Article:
Before you can understand the purposes of a workstation computer, and some of the types of tasks it can be used for, you must first understand what a workstation is. For the sake of simplicity, workstations are nothing more than high-end microcomputers (or sometimes previously referred to as main frame systems). These systems are intended to be used in highly technical, scientific, or artistic settings and are built with the resources that end users will need to perform their job efficiently. These systems were not intended for public (or private) use and would previously be far outside of the typical consumer’s budget. A workstation could be utilized by various staff, each with their own profile, and usually will fall nicely in line with any business orientated group policy.
Many people confuse a Workstation with a personal computer; however the differences are quite numerous. A workstation must perform at higher speeds and capacities; harbor a much larger amount of memory and resources; and is usually connected to a high performance network. This station would have to have a working operating system, a larger than normal display, and are usually comprised of high end, reliable, sometimes customized components and peripherals. The graphics are purposely intended to be far superior to those found on a personal computer and such graphic usually will render at a much faster rate. Although these types of packaged systems are becoming more and more popular among the general public, there was a time when these types of configurations were only found on business workstation computers.
Optimization is key for a well manufactured workstation. This will enable the system to display and manipulate complex data. This data could be anything from 3D design, engineering simulations, and mathematical applications. Consoles often support multiple displays and peripherals, such as tables, pointing devices, and other new age technologies. One of the most common uses of a workstation falls within the scope of design or advanced visual tasks. Again, this is usually accomplished by configuring the system to have a series of specialized equipment, and software optimized for the task that user is trying to perform, or the “work” they need the station to help them do. In today’s market personal computers are commonly being referred to as workstations, and for good reason. Most personal systems today are far superior to their workstation counterparts of yester year; this is why the market for workstations has gravitated toward much more specialized applications. However, workstations are designed for situations requiring quite a large amount of computing power. Most standard systems would simply become unresponsive.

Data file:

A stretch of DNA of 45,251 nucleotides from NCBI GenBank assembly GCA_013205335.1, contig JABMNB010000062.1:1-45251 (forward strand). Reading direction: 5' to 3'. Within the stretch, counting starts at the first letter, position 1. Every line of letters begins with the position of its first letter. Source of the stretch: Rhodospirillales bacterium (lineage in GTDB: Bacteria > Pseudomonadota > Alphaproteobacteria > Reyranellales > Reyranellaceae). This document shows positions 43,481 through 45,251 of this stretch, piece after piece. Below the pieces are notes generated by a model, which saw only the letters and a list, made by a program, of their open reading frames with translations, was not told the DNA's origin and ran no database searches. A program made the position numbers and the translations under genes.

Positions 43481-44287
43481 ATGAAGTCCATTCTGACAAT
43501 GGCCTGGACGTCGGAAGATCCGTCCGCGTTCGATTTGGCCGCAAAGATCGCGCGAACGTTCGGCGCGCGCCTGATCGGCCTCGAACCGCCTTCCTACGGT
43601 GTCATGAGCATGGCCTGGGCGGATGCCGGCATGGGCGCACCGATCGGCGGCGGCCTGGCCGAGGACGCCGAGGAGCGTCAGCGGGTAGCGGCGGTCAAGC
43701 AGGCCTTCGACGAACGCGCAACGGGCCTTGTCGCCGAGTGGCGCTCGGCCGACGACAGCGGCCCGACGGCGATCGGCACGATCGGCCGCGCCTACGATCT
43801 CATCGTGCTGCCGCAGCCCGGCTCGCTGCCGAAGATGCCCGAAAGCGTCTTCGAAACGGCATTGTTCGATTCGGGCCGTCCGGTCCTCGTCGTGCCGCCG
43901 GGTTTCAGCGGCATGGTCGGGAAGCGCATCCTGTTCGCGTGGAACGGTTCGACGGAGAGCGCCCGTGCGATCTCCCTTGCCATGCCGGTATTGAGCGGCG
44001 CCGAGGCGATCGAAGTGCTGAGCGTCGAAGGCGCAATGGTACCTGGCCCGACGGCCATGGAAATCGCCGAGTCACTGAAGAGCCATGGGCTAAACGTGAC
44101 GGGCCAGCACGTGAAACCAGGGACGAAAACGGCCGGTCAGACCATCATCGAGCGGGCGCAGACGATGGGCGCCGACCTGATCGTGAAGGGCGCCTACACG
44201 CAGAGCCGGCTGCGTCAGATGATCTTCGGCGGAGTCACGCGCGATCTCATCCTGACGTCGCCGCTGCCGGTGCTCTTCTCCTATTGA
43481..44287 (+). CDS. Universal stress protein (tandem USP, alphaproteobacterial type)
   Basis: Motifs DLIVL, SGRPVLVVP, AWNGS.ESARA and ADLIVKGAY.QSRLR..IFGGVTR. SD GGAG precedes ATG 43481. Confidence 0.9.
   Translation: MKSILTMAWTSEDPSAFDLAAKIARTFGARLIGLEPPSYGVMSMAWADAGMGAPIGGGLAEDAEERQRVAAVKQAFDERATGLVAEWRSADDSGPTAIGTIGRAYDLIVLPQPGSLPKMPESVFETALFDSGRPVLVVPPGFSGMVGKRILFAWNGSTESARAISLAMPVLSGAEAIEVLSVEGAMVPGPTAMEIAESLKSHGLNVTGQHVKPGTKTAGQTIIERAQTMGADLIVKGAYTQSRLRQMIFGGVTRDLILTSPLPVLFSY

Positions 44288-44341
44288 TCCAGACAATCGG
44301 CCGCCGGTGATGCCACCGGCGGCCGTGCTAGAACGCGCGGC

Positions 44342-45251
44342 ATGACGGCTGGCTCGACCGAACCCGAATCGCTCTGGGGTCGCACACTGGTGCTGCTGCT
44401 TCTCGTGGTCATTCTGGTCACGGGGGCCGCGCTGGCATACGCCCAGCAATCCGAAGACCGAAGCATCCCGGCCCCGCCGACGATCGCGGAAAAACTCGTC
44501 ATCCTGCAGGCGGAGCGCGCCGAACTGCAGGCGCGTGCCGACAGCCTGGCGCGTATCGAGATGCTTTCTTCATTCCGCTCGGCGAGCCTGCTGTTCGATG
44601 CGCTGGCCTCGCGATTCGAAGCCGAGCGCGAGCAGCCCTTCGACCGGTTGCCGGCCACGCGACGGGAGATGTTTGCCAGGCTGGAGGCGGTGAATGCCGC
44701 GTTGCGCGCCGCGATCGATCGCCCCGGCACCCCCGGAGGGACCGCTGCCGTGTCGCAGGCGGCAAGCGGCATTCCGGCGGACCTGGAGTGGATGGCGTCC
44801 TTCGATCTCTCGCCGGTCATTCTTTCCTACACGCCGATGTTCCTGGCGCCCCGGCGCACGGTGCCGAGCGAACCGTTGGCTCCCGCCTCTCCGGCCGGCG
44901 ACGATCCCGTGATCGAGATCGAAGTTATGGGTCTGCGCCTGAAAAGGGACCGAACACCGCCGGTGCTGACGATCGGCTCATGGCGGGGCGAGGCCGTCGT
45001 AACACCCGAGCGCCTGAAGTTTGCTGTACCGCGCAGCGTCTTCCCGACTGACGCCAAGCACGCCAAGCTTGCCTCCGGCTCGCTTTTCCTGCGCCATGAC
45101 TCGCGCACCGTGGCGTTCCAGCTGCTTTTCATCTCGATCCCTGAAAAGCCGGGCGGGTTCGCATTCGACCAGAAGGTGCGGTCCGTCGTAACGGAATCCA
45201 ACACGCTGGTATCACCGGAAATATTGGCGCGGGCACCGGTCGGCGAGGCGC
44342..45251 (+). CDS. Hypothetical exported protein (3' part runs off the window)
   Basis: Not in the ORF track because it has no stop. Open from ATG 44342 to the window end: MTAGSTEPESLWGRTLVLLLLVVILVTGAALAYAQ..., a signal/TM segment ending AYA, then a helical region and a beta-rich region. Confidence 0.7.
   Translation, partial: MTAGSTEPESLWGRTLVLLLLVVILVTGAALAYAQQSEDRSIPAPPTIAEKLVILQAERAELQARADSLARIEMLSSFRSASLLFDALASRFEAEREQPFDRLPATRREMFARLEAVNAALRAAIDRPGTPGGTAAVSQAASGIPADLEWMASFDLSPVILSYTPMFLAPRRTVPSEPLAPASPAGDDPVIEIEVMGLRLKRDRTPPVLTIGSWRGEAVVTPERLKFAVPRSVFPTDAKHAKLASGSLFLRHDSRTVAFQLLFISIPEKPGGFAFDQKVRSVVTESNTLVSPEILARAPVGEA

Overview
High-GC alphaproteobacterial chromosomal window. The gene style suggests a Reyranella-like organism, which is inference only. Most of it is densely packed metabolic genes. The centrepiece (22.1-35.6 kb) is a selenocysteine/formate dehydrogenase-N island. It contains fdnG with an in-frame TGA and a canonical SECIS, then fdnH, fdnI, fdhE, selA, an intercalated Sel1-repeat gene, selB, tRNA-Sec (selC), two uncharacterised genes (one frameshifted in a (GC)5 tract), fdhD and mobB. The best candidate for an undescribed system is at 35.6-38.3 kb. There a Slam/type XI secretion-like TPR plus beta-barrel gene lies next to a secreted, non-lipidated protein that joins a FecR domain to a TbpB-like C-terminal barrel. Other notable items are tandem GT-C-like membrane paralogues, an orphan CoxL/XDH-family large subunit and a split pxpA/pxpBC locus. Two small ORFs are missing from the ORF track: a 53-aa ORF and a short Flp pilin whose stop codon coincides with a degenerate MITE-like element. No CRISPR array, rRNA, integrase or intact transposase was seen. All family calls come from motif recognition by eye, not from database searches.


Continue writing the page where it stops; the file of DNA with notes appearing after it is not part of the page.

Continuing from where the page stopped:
A very common use is a CAD workstation. Which is a computer designed for Computer Aided Drafting. This system excels in the most demanding, CGI, digital video, and CAD environments. This provides various engineers the tools they need to perform complex tasks, such as structural engineers and steel detailers who need to produce extremely large, complex models without any freezing or bottlenecks commonly computer hardware that has not been designed for this purpose. Creating drawings, issuing jobs, rendering intricate CAD models, or detailing digital video streams becomes effortless with these systems. This offers companies the maximum efficiency for any role dealing with high level graphics and benefits the firm by saving them time, money, manpower.